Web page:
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Post Date:09/28/2019 10:00 PM

The Department of Water and Power (DWP) is one of several local agencies that received a Monitoring Order in March 2019 from the California State Water Resources Control Board (SWRCB) Division of Drinking Water (DDW), requiring quarterly testing for per- and poly-fluoroalkyl substances (PFAS) in our drinking water wells. 

What are PFAS? 

PFAS are a diverse family of manmade chemicals resistant to heat, water, and oil that have been used for decades in hundreds of industrial applications and consumer products such as carpeting, apparels, upholstery, food paper wrappings, fire-fighting foams and metal plating. PFAS have been found both in the environment and in blood samples of the general U.S. population. PFAS refers to a full array of polyfluoroalkyl substances, while Perfluorooctane Sulfonate (PFOS) and Perfluorooctanoic Acid (PFOA) are used to identify specific per- and polyfluoroalkyl substances. 

PFOS, PFOA and several other long chain PFASs are now regulated by the European Union (EU) and Canada. Manufacturing of PFOS, PFOS-based and other perfluoroalkyl sulfonate-based chemicals with six or more carbon atoms was voluntarily phased-out in the U.S. during 2001 – 2002. In 2006, the U.S. Environmental Protection Agency (USEPA) and eight major manufacturers announced a voluntary PFOA phase-out, with a 95% use reduction by 2010 and elimination of all uses by 2015. 

The recently issued DDW Monitoring Orders are part of a statewide phased PFAS Investigation Plan to determine the occurrence and extent of PFAS in California. PFAS are present in many common items that we come into contact with on a regular basis and water is just one of many ways that humans can be exposed to these substances. There is evidence that exposure to PFAS can lead to adverse human health effects.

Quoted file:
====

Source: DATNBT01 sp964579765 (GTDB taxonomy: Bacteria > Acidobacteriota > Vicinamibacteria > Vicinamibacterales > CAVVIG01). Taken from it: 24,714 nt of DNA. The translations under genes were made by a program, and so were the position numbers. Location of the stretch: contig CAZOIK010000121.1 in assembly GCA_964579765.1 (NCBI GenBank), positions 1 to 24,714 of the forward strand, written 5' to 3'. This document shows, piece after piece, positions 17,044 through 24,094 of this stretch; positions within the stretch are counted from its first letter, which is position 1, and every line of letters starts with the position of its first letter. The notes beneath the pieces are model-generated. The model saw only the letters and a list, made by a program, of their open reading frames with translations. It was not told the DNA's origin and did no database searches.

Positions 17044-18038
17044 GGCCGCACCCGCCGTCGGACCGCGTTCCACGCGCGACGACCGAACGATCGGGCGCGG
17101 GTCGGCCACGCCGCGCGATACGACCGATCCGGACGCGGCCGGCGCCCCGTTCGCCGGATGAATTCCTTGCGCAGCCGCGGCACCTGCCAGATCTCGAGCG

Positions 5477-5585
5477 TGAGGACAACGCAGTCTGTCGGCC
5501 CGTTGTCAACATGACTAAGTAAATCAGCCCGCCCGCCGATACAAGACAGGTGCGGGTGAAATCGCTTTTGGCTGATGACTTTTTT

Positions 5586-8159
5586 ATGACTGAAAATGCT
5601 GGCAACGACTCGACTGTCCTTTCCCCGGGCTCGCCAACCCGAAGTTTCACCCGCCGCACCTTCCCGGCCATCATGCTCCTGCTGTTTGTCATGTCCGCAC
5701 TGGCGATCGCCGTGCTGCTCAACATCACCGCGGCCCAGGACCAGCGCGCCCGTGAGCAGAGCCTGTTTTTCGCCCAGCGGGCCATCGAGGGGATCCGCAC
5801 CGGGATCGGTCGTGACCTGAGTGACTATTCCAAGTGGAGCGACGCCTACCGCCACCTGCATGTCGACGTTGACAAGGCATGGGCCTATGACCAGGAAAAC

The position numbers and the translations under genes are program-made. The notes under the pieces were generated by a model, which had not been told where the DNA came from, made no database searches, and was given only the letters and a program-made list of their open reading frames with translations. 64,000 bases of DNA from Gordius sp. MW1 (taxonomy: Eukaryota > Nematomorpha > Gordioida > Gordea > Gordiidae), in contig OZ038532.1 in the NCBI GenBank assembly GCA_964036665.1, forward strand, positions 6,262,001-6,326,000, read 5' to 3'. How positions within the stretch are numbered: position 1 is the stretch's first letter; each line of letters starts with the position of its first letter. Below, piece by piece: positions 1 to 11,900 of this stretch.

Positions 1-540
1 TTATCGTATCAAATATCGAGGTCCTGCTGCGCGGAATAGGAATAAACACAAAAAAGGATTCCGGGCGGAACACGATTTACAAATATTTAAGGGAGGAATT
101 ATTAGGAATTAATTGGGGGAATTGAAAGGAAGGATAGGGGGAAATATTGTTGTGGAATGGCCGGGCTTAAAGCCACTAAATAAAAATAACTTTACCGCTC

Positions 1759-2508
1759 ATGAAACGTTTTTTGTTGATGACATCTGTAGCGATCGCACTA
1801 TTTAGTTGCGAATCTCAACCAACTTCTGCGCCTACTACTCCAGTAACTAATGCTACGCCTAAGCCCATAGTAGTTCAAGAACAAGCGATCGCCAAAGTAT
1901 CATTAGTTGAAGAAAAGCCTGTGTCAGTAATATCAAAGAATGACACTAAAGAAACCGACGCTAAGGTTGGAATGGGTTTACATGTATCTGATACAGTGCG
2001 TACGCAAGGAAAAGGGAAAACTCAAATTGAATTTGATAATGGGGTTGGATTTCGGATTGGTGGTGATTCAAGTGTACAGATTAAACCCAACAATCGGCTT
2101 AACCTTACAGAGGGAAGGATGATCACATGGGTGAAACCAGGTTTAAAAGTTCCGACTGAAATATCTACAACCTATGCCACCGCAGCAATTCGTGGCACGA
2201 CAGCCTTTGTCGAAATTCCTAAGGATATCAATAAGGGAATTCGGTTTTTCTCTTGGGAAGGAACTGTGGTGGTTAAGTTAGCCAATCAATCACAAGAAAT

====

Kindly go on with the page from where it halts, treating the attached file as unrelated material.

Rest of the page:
Recent Updates 

On August 23, 2019 the SWRCB announced they were lowering the notification levels for PFAS. The new notification levels are provided below. The response level of 70 parts per trillion (ppt) combined PFAS remains unchanged.


Notification Level

Response Level







14 ppt

5.1 ppt

70 ppt

No Change


13 ppt



On August 22, 2019, DWP provided notification to the Corona City Council as required by Health and Safety Code section 116455 because DWP’s source water exceeds the newly-established lower notification levels. We have not exceeded the response level therefore no further action is required at this time. DWP’s water is safe to consume and meets all federal, state and local regulations. DWP has a diverse water supply and a robust treatment and blending plan to ensure the water delivered to our customers is safe and reliable. 

DWP, along with other water and wastewater agencies in California, requested the SWRCB conduct the formal process to establish a Public Health Goal for PFAS. DWP management and staff will continue to be very engaged during this process.

DWP remains committed to providing safe, reliable, and high-quality drinking water meeting all state and federal standards to its customers. Further information on DWP’s water quality is available in the annual Consumer Confidence Report available at Should you have any questions on this matter, please contact us at (951) 736-2477 or by email at

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